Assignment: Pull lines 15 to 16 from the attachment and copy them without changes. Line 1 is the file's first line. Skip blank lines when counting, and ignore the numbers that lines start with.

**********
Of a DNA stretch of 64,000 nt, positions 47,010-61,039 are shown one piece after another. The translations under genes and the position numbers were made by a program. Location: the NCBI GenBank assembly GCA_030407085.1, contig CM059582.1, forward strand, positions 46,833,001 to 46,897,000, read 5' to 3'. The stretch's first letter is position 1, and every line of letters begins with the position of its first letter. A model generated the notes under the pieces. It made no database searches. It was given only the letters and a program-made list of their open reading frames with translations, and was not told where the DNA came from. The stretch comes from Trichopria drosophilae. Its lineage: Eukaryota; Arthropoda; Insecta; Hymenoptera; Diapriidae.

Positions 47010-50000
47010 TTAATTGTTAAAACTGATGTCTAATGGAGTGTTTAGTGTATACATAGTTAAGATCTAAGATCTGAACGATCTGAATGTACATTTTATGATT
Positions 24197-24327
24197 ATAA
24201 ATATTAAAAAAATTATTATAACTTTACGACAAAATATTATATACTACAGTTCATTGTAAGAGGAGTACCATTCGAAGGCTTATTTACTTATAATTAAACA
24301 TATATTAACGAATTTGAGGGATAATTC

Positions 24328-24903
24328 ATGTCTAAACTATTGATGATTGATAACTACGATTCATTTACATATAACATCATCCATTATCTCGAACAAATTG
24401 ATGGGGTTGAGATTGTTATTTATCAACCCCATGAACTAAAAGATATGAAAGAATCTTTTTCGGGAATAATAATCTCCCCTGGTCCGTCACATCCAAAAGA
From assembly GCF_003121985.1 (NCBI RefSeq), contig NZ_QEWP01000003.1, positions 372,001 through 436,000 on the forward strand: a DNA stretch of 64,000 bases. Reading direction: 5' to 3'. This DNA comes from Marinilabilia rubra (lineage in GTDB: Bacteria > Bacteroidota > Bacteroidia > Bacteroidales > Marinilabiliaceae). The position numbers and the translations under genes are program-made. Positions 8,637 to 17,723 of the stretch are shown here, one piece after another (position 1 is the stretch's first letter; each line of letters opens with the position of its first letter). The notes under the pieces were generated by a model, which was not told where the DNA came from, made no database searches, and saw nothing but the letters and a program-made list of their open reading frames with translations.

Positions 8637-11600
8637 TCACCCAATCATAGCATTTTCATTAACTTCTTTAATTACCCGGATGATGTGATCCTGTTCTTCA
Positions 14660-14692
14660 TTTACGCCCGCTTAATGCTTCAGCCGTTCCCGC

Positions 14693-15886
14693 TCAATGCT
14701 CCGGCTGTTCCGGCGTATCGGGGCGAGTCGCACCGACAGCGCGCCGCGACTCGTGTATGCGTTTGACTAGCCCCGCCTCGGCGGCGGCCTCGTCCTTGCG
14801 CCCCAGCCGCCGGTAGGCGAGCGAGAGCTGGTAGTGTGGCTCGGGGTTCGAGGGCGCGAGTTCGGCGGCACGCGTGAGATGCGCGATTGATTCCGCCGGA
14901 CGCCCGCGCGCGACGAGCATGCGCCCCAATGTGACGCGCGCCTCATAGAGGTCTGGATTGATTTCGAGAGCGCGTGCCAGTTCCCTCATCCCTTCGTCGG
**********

14660 TTTACGCCCGCTTAATGCTTCAGCCGTTCCCGC

Positions 14693-15886